Thunder Bay

Thunder Bay, Ont., police face 'systemic review' of Indigenous death investigations

Police in Thunder Bay, Ont., are under review by the province's civilian police oversight body for the way they treat the deaths of Indigenous people in the city.

'First Nations lives matter,' says Sonny McGinnis, who helped launch complaint

Brad DeBungee says he doesn't believe the Thunder Bay, Ont., police theory that his brother Stacy DeBungee passed out and rolled into this spot to drown in the McIntyre River in October 2015. (Nick Sherman/CBC)

Police in Thunder Bay, Ont., will be reviewed by the province's civilian police oversight body for the way they treat the deaths of Indigenous people, a move that one expert calls unprecedented in Ontario.

"In terms of the actions of this relatively new police oversight body, this is precedent setting in the province of Ontario," said Akwasi Owusu-Bempeh, an assistant sociology professor at the University of Toronto who specializes in race, crime and policing. "It is the first time they have investigated an entire police service for institutionalized racism."

News of the forthcoming investigation by the Office of the Independent Police Review Director (OIPRD) comes almost a year after the drowning death of Stacey DeBungee, which was quickly deemed accidental by Thunder Bay police.

A private investigator, hired by the family, later found several suspicious circumstances, including the use of DeBungee's bank card after his death.

"There's a justice for non-Natives and there's a justice for Natives, that's what needs to be addressed," said DeBungee's cousin Sonny McGinnis.

"There has to be an inclusion of us as worthy citizens," he added. "First Nations lives matter."

The review will also "probe the approach taken generally to such or similar cases, as well as drawing on information and evidence from the current inquest into the deaths of Aboriginal youth," said a July 4 letter from the investigating agency.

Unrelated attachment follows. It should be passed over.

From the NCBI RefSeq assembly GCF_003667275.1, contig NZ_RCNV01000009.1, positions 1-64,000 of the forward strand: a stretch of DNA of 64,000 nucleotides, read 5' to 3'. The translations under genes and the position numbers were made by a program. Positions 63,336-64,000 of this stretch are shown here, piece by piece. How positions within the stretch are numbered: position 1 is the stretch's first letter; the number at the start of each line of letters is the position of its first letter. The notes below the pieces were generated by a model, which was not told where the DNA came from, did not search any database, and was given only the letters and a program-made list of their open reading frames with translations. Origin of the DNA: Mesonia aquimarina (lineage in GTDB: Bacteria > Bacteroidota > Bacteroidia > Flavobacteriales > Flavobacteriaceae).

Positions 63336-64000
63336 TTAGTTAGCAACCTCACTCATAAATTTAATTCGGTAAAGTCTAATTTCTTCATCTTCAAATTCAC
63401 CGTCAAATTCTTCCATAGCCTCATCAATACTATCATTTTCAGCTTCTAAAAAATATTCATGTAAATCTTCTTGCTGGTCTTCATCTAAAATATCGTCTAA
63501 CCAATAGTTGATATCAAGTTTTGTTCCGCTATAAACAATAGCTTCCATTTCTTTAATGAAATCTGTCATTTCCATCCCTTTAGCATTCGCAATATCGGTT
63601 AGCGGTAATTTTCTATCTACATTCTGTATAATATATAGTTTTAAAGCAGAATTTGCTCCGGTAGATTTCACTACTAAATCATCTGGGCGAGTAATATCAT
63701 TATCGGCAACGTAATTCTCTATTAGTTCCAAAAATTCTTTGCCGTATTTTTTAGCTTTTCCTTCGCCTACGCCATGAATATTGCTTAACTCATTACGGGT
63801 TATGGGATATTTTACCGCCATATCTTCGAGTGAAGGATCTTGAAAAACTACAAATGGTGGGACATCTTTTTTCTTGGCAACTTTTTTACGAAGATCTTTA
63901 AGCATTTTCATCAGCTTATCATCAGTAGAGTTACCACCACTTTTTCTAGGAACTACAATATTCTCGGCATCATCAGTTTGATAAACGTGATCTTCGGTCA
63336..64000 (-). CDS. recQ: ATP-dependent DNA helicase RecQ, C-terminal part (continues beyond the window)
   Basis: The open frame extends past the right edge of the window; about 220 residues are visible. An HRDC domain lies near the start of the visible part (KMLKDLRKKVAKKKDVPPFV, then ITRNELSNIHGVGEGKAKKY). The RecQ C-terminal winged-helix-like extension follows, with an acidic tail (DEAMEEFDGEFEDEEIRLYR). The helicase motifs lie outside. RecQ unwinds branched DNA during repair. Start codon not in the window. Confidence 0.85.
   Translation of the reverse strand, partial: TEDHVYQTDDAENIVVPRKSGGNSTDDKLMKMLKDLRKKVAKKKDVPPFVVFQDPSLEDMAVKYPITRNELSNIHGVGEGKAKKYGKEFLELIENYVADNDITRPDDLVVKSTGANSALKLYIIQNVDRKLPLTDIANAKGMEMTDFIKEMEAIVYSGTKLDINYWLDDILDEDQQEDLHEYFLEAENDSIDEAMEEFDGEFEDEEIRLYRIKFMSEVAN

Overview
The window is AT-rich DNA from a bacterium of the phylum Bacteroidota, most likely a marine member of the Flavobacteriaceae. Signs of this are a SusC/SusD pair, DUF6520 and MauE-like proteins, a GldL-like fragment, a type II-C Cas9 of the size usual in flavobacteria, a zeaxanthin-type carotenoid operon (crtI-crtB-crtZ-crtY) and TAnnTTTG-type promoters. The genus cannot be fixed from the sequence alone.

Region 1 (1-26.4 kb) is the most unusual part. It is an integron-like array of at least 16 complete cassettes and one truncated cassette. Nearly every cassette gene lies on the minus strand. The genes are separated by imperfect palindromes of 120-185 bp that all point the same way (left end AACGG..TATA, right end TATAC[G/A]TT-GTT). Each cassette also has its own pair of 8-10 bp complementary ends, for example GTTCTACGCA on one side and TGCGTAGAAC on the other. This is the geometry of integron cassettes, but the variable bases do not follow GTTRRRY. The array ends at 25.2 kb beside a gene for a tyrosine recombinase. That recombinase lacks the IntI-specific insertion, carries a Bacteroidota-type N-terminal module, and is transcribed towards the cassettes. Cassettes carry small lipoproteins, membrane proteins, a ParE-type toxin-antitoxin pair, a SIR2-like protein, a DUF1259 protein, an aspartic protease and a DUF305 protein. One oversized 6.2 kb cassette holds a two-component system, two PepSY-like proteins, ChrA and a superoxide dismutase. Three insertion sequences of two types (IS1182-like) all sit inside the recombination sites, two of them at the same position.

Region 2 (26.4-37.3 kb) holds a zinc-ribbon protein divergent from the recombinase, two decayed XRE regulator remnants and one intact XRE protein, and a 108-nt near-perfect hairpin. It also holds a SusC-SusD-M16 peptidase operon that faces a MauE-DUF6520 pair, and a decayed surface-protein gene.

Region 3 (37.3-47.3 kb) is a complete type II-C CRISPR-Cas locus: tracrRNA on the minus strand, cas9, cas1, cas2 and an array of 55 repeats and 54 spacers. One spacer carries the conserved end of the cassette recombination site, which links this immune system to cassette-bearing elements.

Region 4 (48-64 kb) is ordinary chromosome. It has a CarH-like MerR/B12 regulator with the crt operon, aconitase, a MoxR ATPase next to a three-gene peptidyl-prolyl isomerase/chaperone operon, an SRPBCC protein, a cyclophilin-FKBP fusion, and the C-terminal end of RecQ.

The deaths of seven First Nations youths in Thunder Bay were the subject of a coroner's inquest that concluded in June. Like DeBungee, five of the students bodies were found in the river. The cause of three of the river deaths was ruled as undetermined by the inquest jury.

A letter from the agency saying it would launch an investigation to determine whether there was misconduct on behalf of police officers in the DeBungee case, as well as outlining the "broader systemic review," was sent to the lawyer for Rainy River First Nations in July.

While the letter to the lawyer says "a broader systemic review into these issues will be conducted in the fall," a spokeswoman for the OIPRD told CBC News it has yet to be launched.

There will be a public announcement when the review begins, Rosemary Parker said, as there was when systemic reviews were undertaken for police conduct during the G20 mass arrests and the streetcar shooting of teenager Sammy Yatim.

First Nations leaders say two things prompted them to release the private letter about the review to CBC News on Thursday.

Rainy River Chief Jim Leonard said a CBC News story about alleged misbehaviour of Thunder Bay police during a race relations course "absolutely horrified" him.

Police called the situation a "misunderstanding."

"I saw that as the last straw," Leonard said. "When a story comes out like that, when [police] continue to do what they've always done, it just infuriated me."

Then there is what Leonard's lawyer, Julian Falconer, called the "absurd" situation that the complaint itself is standing in the way of the provincial police service taking over the investigation.

"Although it is not unusual for a municipal police service to make such a request of the OPP, Commissioner [Vince] Hawkes clearly expressed to me that he would not entertain such a request during the course of an outstanding OIPRD investigation," Thunder Bay police Chief J.P. Levesque wrote to Falconer on Sept. 9.

The provincial police confirmed the accuracy of that information but refused to provide further comment when asked by CBC News.

But the review should not stand in the way of the investigation changing hands, according to the OIPRD.

"There have been many cases in which the OIPRD is investigating the same conduct that forms the basis of a criminal investigation conducted by the SIU [Special Investigations Unit] or a police service," Parker said in a statement on Friday.

"This smacks purely of reprisal," Falconer said. "The family is being punished and deprived of a competent investigation because they accessed the OIPRD. What's the message?"


  • A previous version of this story said Thunder Bay police "are under review." The office of the Independent Police Review Director says several steps still need to be taken before the review begins.
    Sep 23, 2016 1:04 PM ET

With files from Kira Wakeam and Eve Caron